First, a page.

There is no question that any power grid is an extremely complex system (the “Power Systems” Series on Springer has over 80 large volumes on the topic, to name one example), and it will only become more complex with more power flows. Much like the internet, a complicated interconnected web is used by the public that expects reliability and affordability (the brutal reality is that sustainability is a lower priority, in general, than these other two factors). However, unlike the hidden back-end of the internet, energy installations are quite visible, such as power lines, wind turbines, and solar farms.
As distributed energy visibility grows, so too does the visibility of the power grid, and hence the need for the participation of more stakeholders. This also means a growing necessity to “translate” some of the highly technical factors of the power grid to a more accessible level and allow for more meaningful participation from a larger audience. The terms kilowatts and kilowatt-hours are well known, but what about reactive power, power inertia, and frequency response - factors that are key to grid operation? (I’m still working to understand their intricacies and interplays myself). But, why bother collaborating with non-technical entities? Why bother putting in the effort to make sure all stakeholders have at least a cursory understanding of the “why” behind the power grid?
In short, because non-technical entities are becoming more involved in the power grid and will continue to do so as distributed generation (and further power infrastructure) becomes more visible. Of course, this also means that the number of stakeholders who support renewable energy projects for “being green” are decreasing. Instead, it could mean more cases like the ones in Minnesota concerning “stray voltage”, or further political pushback. There are surveys out there that suggest the majority of the public supports renewable energy (such as these U.K., U.S., and Canadian studies), but as DERs develop, perhaps “favouring renewables” really translates to: “I like the idea, and someone ought to do it – but nowhere near me.”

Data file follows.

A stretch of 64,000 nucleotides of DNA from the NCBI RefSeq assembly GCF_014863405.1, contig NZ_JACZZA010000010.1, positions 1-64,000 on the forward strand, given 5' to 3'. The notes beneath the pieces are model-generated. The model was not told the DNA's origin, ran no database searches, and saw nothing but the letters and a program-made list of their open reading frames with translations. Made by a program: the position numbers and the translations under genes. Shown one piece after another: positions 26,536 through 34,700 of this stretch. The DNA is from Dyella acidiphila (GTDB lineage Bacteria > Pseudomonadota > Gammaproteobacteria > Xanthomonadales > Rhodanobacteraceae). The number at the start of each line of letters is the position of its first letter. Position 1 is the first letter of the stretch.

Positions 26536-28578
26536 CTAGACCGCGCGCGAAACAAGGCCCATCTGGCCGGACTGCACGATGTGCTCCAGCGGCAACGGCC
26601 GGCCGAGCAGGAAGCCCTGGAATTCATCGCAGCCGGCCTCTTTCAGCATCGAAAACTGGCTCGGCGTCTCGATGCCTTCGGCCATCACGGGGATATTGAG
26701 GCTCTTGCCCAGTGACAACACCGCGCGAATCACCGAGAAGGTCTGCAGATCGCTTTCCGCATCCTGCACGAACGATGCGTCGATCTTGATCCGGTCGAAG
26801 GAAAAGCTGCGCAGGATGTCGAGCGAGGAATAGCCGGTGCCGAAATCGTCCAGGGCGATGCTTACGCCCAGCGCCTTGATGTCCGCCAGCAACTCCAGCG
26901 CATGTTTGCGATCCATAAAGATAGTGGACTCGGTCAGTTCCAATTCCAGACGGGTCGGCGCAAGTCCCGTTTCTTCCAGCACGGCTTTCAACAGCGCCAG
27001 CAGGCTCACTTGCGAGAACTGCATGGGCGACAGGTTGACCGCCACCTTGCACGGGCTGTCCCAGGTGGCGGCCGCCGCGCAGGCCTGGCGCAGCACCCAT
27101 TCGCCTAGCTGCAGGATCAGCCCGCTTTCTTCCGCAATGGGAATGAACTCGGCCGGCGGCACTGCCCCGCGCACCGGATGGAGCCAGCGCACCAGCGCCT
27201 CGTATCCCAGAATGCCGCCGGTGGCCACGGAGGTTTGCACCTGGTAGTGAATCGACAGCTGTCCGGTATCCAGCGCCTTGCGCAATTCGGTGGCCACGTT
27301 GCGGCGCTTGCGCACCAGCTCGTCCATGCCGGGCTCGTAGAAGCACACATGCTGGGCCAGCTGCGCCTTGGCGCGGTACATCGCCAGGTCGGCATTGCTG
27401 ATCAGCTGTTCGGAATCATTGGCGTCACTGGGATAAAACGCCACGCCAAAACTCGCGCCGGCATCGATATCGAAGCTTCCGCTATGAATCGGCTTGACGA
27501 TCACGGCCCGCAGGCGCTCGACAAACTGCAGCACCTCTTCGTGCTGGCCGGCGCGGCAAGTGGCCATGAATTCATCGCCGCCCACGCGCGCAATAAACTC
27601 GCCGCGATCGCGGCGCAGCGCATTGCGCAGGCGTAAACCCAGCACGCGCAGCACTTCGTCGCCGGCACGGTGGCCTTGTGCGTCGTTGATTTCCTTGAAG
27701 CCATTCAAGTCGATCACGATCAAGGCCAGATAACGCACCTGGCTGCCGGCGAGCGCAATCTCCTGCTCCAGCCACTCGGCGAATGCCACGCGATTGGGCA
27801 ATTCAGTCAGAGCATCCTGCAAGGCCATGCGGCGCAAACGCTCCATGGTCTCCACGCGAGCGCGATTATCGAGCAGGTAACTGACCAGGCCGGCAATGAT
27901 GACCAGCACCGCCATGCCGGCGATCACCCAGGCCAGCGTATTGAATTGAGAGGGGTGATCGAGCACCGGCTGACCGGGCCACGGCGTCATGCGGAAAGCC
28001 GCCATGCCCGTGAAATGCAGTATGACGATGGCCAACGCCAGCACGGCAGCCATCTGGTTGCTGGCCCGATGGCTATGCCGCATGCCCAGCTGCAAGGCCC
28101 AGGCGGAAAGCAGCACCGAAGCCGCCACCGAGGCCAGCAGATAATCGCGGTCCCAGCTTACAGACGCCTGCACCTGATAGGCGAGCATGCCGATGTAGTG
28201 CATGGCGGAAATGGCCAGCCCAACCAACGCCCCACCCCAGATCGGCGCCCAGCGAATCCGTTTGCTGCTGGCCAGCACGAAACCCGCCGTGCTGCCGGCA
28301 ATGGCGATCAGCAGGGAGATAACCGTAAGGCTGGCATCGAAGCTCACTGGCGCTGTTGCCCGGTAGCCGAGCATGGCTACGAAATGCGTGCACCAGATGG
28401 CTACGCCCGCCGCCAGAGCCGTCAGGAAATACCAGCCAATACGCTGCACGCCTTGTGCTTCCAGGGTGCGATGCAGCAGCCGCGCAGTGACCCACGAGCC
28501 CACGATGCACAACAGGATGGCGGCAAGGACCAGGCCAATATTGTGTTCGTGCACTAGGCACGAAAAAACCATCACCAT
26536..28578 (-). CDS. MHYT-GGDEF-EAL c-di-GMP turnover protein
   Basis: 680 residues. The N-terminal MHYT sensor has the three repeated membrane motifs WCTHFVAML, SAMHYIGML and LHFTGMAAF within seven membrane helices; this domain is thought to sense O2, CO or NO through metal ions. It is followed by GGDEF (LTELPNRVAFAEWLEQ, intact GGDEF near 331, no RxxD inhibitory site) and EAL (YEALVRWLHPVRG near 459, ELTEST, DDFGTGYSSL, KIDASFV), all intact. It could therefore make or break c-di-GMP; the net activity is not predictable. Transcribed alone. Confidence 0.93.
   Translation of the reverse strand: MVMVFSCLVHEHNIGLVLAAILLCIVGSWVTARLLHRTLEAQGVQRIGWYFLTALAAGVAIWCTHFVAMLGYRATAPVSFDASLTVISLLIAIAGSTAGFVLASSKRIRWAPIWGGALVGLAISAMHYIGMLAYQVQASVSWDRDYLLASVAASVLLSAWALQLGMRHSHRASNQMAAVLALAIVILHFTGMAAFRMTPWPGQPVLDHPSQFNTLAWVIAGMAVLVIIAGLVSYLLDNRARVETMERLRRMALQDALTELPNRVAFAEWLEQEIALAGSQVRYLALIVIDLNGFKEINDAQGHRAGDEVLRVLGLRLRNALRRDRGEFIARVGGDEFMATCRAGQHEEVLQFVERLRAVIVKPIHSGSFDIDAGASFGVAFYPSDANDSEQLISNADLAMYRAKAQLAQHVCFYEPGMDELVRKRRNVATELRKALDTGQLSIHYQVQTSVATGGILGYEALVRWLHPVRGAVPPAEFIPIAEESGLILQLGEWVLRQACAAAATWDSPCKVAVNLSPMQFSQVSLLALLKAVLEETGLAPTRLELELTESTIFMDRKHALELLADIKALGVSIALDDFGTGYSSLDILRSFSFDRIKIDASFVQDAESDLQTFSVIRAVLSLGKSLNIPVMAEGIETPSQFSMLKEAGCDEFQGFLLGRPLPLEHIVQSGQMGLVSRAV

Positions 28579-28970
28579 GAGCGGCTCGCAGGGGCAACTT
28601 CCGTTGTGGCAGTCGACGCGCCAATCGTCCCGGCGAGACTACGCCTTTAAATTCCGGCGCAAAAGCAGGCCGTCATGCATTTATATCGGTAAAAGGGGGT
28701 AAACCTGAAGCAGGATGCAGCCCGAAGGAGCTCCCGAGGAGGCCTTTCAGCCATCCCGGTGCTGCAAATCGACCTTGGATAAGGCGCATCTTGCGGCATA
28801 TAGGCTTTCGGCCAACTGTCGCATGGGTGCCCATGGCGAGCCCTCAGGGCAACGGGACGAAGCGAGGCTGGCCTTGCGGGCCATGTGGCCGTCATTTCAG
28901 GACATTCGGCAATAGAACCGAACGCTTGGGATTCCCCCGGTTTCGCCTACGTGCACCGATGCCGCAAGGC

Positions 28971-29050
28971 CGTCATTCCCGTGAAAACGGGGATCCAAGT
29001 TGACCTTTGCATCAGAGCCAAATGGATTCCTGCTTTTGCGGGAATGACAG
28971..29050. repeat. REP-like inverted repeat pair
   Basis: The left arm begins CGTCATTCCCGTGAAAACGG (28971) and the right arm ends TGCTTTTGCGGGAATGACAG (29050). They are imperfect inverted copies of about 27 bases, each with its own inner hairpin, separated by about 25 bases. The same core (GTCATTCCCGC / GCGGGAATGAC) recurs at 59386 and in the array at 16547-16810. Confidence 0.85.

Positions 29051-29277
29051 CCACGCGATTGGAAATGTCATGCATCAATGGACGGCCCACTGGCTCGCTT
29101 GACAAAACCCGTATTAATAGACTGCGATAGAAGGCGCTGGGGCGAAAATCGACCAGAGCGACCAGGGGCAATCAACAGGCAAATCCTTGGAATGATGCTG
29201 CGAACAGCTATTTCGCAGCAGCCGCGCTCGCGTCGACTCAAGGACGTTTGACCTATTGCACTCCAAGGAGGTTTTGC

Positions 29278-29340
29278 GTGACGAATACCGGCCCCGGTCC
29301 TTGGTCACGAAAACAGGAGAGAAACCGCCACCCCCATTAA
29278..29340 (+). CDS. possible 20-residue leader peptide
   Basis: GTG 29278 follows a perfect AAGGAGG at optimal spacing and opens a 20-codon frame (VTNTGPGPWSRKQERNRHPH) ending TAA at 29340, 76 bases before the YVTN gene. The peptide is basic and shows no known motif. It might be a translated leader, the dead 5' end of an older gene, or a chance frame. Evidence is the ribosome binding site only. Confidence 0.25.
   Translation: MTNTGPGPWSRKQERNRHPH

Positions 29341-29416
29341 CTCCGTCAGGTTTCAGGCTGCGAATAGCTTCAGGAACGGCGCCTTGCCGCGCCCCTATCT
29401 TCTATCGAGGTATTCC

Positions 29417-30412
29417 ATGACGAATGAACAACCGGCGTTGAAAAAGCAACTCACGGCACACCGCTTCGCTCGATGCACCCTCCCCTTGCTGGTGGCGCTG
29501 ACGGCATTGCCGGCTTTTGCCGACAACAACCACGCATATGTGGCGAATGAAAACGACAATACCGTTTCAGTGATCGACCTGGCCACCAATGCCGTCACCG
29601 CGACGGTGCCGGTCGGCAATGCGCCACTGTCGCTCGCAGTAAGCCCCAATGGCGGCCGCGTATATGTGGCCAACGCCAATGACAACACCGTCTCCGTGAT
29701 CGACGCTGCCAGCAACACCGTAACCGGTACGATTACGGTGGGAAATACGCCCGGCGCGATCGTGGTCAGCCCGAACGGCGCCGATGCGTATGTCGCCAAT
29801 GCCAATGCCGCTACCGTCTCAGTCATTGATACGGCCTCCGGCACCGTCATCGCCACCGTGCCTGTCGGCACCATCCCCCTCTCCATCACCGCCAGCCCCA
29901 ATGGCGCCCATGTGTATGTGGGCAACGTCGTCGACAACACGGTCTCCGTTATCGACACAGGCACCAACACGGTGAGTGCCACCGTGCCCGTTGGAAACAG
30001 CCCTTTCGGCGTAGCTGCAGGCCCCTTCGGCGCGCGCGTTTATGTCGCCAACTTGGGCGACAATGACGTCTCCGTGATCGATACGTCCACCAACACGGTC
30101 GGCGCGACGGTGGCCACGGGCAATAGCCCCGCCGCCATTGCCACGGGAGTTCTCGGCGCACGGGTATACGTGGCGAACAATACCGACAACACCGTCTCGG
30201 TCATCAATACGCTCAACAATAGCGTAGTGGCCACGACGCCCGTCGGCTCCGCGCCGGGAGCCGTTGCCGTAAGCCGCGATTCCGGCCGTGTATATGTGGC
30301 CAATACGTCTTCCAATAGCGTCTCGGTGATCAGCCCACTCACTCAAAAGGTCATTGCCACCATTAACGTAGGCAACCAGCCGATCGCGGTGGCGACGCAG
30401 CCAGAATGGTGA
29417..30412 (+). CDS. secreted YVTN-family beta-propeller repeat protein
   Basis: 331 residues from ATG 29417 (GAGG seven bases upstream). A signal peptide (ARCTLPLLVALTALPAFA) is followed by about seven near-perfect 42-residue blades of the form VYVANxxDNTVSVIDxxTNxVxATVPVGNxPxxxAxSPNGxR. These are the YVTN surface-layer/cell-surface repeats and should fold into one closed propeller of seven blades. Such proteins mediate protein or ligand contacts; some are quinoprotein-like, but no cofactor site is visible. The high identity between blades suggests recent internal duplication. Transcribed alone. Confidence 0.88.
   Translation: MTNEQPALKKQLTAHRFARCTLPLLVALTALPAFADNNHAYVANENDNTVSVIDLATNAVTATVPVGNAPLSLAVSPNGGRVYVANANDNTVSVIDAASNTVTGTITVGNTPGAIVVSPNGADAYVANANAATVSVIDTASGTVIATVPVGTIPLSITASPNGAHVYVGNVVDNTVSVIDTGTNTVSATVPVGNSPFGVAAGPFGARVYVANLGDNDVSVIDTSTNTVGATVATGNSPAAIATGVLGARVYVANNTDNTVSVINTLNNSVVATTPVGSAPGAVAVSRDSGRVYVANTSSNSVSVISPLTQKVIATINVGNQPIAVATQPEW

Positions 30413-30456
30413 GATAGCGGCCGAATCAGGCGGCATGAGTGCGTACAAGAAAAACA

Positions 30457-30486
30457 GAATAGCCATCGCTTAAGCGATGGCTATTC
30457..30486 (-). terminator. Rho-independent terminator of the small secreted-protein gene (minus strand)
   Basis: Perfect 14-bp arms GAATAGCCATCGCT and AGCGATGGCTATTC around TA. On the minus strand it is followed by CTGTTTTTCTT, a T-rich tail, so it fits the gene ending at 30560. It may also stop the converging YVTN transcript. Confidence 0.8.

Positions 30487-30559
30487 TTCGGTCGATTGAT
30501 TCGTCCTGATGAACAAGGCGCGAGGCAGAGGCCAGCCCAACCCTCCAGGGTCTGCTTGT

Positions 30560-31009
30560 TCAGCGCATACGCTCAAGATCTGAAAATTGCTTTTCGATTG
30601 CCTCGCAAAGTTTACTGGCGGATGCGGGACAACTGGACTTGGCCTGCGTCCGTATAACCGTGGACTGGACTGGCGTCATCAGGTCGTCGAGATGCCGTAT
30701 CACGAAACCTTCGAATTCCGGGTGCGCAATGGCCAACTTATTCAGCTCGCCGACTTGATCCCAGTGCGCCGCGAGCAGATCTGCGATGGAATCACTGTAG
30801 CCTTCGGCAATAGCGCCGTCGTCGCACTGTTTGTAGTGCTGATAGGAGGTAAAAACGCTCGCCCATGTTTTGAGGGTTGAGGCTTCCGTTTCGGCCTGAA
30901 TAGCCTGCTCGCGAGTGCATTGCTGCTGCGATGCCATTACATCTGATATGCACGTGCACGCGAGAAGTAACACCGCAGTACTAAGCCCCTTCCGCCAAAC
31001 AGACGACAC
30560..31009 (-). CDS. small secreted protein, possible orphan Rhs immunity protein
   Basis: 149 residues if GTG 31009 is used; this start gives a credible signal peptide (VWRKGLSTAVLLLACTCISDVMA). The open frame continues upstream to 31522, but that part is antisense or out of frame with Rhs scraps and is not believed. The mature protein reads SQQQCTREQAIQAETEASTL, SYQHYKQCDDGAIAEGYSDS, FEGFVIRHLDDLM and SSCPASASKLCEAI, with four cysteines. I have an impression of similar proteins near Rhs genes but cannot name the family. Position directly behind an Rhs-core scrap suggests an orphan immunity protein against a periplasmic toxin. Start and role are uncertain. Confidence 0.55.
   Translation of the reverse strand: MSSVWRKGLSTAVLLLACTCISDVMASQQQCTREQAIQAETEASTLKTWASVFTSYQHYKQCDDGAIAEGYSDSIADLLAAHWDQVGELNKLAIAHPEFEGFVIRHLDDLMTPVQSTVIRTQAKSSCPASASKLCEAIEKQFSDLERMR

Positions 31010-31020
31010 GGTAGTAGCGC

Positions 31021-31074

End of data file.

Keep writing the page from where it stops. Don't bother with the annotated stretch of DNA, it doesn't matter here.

It also doesn’t help that the Edelman Trust Barometer in 2017 found that “trust is in crisis around the world. The general population’s trust in all four key institutions — business, government, NGOs, and media — has declined broadly, a phenomenon not reported since Edelman began tracking trust among this segment in 2012.” This trend has remained stagnant so far in 2018. This trust, in general, is needed for renewables to be successful. Perhaps this could be further transparency in cost structures, or instilling a sense of ownership among more stakeholders? One suggestion that was even offered at Grid Meets Renewables was that developers and utilities need to go beyond what regulations state in terms of engagement and collaboration with local entities.
The brutal reality of business is that often the mindset is to do what is regulated, and nothing more, but perhaps to increase trust and buy-in from stakeholders going above and beyond is needed. Either way, the transition to distributed energy cannot be done in isolation. Initiatives such as the Renewables Grid Initiative, and the Co-Operative Energy Experiences in Denmark and Sweden aim to bring together stakeholders to this end.
Can't Do it Alone
The current level of collaboration that has been occurring (and is still needed) for the European grid is truly fascinating considering that there are 43 Transmission System Operators (TSOs) from 36 Countries, and over 2,600 Distribution System Operators (DSOs). In terms of interconnected grid, so far 17 countries are on track to make, or have reached, the target of 10% or more of their energy being available for export to other countries. However, there is still a long way to go for a truly “European Grid”. In North America, there are currently no “national” grids in Canada and the U.S. (Smil, Energy and Civilization), though interconnects exist on the east and west coasts (the difference in land mass plays into this).
As distributed generation begins to proliferate, the number of energy flows, and the data needed to integrate them effectively will require deeper collaboration between stakeholders. This not only includes the incumbent players, but also smaller players taking advantage of lower barriers to entry, NGOs, and members of the public. As energy becomes more visible, the number of stakeholders that need to be considered will continue to grow. Reliability mandates that renewables are integrated effectively, yet climate targets mandate that it is done quickly. The only way quick and effective integration can be done is through collaboration on the many new fronts that arise. To this end, Jochen Kreusel of ABB put is frankly: